Landa predicts important sort-out on Planche des Belles Filles

Mikel Landa (Team Sky) will likely be one of his team's key players in the mountains this year, starting on Wednesday at La Planche des Belles Filles, where the Basque climber predicts important differences, although 'not enormous ones' at the finish.

"It will be an explosive kind of final climb, there will be differences and gaps, but not enormous ones," Landa told Cyclingnews on Tuesday morning of the Tour de France.

"I've never been in these climbs before and I've never raced in the area, in fact, but I've seen the profile of the ascent and it's going to be a hard one."

While Sky still have the top two spots overall, Landa says that Chris Froome, logically, stays as overall leader, "because Thomas doesn't have the same kind of palmares. But if he's in as good shape for the climbs as he is for the time trials, then we'll definitely make the most of that.

Landa rode the Giro d'Italia alongside Geraint Thomas as co-leader, ultimately securing a King of the Mountains title in the race as well as a stage win after he crashed badly, together with the Welshman, at the foot of the Blockhaus, losing all GC options.

Landa says he is not very sure of his race form, yet, given "it's been a month since the Giro and it's not been easy to maintain my focus during all that period. I'm still uncertain on how I'm going to recover from each day's effort here. So I'm slowly getting back into top form, hoping to do well.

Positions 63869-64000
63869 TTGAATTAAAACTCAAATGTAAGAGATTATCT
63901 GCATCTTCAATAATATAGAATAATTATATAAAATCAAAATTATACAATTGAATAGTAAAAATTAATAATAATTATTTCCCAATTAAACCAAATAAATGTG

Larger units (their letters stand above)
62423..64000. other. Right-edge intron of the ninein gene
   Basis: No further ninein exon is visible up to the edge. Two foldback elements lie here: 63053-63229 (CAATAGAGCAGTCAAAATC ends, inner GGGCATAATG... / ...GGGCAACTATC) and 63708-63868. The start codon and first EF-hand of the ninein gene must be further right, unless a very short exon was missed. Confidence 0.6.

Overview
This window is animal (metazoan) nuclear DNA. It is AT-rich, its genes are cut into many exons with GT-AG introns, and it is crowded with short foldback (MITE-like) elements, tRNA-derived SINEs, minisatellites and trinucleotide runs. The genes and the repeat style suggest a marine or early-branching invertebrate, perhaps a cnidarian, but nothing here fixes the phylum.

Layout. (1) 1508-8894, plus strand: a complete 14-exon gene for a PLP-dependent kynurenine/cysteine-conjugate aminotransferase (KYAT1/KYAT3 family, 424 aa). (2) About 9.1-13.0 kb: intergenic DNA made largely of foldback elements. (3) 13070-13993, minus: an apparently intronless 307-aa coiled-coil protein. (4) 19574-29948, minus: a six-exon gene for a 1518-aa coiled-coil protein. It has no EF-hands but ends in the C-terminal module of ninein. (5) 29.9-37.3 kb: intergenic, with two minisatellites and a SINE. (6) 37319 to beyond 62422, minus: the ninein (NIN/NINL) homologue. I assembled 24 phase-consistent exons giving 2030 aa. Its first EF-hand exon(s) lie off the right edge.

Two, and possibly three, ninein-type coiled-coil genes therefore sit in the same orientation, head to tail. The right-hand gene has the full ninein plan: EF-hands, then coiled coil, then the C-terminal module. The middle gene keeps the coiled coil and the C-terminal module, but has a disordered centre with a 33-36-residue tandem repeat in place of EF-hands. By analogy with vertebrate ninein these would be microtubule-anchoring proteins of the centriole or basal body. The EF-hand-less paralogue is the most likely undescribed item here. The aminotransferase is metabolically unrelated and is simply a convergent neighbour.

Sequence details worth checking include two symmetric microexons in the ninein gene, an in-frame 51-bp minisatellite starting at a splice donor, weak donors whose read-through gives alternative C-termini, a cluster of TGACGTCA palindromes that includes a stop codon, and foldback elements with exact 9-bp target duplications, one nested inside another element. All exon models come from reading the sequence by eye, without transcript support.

"I want to get through the flat stages too, I'm taking it day by day, because any kind of fall can cause you a problem in the Tour."

Landa came through the first uphill finish at Longwy well, finishing in the same group as Froome and Thomas and is currently lying 35th, 1:08 back. "It was important to save the day yesterday, get in the move ahead, I was pleased with that, getting through the stages as I wanted to," he said Tuesday.

"Mentally, it's different doing a race like this one as a domestique rather than a leader. I'm not here to win, but I'm under less pressure and you can learn a lot more about a race and enjoy it in a different way."

Landa is not, he says, an automatic fan of the Tour de France. "It's not one I particularly like, neither the climbs not the style it's raced," he said. "Maybe the day I come here to try something for myself [as a leader], I'll like it more."

The decreasing number of kilometres in time trialling in the Tour, he said, "suits me very well." There is no clear indication yet where Landa, whose contract with Sky ends this year, will race next season. But when a Spanish journalist asked Landa if this could be the last Grand Tour he did as a domestique for another leader, he grinned and said, "I hope so, I hope that things change a little, including my role, in the future."

For now, though, the slopes of La Planche des Belles Filles await Landa and the rest of the Tour field.

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Alasdair Fotheringham

Alasdair Fotheringham has been reporting on cycling since 1991. He has covered every Tour de France since 1992 bar one, as well as numerous other bike races of all shapes and sizes, ranging from the Olympic Games in 2008 to the now sadly defunct Subida a Urkiola hill climb in Spain. As well as working for Cyclingnews, he has also written for The IndependentThe GuardianProCycling, The Express and Reuters.